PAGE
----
Also on deck for the brand is a new retail merchandising unit. According to Martin, the last major in-store revamp for the brand was put in place in 2001. While that retooling involved the incorporation of cool, warm and neutral color-typing and “Tiny Tries” low-cost sampling, the new wall unit is even more shopper-friendly. Among the highlights: clearly marked, zoned areas for “face,” “color” and “eyes”; the uncarding of several key products — including liquid foundation — for easier shade selection, and the addition of miniature versions of key advertising visuals so shoppers can connect the mental dots between the products they see in print and on TV and what’s on offer right in front of them.
“The shopper is boss,” said Martin, “but she’s just bombarded with products. She says, ‘I get to the store, there are thousands of shopkeeping units, and I need help sorting my way through.’ So we heard her loud and clear.
“We’re all about ‘easy, breezy, beautiful,’” added Martin, referencing Cover Girl’s famous slogan. “So it’s important that we offer a fun shopping experience.”
“Azzedine has been one of the biggest influences in my life. He has always been such a strong, loving, fatherly figure to me. I call him Papa. His designs are indescribably unique, they are pieces of art. He knew how to make the female form look its loveliest. I have so many memories of him; my favorite might be during my first show with him in Paris. He liked me and he wanted to help me get more work. He called all his friends at Kenzo and Comme des Garcons, and asked them to book me. They said, ‘But she can’t walk!’ And he said, ‘but she has such a great ass!' His friendship and support has been the great privilege of my career. I can't imagine life without him. Repose en paix mon Papa.” - @stephanieseymour tells @wwd. #wwdfashion (📷: @steveeichner) #alaia #azzedinealaia
Azzedine Alaïa, flanked by two of his closest friends, models Stephanie Seymour and Naomi Campbell.
He designed Seymour’s dress for her 1995 wedding to Peter Brant, and treated Campbell (who famously called him Papa), like a daughter. For more on the legendary designer, tap the link in bio. #wwdfashion #alaia #azzedinealaia
Azzedine Alaïa's “I-did-it-my-way” ethos stood out starkly at a time when brands are experimenting with consumer-facing fashion shows, coed formats and trans-seasonal collections – anything to perk up lackluster sales of ready-to-wear in an age of Insta-everything. “It’s not creation anymore. This becomes a purely industrial approach,” the late designer told WWD in an interview last year. “But anyway, the rhythm of collections is so stupid. It’s unsustainable. There are too many collections.” Read more about the iconic designer’s life and work on wwd.com, link in bio. #wwdfashion #azzedinealaia (📷: @WWD Archive, 1986) #alaia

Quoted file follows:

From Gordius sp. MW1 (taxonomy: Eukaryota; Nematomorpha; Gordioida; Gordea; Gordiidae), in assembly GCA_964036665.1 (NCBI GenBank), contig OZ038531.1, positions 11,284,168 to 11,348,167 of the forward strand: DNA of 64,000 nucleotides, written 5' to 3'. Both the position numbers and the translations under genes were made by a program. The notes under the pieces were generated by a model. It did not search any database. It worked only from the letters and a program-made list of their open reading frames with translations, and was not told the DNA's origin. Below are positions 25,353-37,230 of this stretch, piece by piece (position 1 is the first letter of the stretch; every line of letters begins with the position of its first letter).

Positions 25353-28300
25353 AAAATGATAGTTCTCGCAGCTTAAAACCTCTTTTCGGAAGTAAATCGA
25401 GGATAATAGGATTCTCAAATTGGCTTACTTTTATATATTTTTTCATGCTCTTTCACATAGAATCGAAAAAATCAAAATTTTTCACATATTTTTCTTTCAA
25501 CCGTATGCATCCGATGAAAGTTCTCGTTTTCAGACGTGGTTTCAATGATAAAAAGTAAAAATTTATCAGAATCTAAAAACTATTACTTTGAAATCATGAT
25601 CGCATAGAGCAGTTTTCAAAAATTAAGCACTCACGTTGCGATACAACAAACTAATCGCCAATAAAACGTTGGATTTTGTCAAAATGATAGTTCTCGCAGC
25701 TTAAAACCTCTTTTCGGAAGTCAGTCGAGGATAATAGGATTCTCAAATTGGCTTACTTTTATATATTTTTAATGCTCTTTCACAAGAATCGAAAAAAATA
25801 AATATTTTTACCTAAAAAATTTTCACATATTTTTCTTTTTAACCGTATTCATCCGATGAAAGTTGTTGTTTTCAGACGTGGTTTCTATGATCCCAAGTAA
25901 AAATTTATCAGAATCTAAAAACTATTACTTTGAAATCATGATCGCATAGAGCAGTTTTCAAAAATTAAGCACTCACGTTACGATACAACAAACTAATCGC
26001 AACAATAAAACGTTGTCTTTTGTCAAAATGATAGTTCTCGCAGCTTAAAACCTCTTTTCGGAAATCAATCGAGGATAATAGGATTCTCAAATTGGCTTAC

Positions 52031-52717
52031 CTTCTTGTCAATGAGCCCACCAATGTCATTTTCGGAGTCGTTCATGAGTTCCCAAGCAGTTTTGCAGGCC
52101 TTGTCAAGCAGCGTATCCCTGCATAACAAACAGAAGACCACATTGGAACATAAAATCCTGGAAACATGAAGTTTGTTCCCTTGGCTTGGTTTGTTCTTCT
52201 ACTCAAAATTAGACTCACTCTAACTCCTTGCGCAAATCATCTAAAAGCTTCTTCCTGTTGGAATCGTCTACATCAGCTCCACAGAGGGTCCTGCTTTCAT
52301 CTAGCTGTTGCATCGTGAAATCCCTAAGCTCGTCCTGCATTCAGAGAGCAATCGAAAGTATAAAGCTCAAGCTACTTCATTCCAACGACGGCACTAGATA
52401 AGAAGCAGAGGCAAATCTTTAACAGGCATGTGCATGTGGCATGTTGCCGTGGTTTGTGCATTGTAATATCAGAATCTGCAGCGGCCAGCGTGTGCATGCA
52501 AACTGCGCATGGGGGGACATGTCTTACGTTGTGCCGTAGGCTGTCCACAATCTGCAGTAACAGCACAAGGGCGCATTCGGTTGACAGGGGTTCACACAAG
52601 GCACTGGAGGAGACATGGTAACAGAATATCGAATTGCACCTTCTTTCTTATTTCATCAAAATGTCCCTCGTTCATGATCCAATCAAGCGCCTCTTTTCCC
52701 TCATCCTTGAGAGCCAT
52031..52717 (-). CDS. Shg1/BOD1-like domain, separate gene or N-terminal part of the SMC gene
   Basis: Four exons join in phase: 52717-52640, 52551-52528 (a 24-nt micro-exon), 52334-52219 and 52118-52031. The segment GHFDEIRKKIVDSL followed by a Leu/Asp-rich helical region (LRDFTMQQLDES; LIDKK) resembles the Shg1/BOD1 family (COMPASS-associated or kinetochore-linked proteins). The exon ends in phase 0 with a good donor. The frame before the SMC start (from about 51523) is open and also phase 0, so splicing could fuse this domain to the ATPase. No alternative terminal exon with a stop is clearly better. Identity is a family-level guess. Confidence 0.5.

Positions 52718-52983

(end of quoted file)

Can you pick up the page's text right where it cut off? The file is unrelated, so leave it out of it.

Sneaker reselling app @goat’s latest exhibit, "The Greatest: New York," tells the story of New York's sneaker culture. To celebrate the exhibit, an intimate crowd gathered on Thursday night at the pop-up gallery space, located at Platform in Culver City, to hear guest speaker and illustrator @esymai talk about her own rise in streetwear and women in the business. "For me I'm just someone who is creative. I like to create things," said Chang. #wwdfashion
Azzedine Alaïa, one of the most iconic couturiers of the modern era whose body-con designs defined Eighties fashion, has died in Paris. The diminutive Tunisian-born designer, known for his structured knitted dresses with fitted waists and impeccably cut, figure-hugging second skin silhouettes was deeply admired by his peers, and counted supermodel Naomi Campbell - his adoptive daughter - among his inner circle, one of a gang of glamazons including Farida Khelfa, Carla Bruni and Stephanie Seymour who became ambassadors of his style. (📷: Alexandre Guirkinger) #wwdblast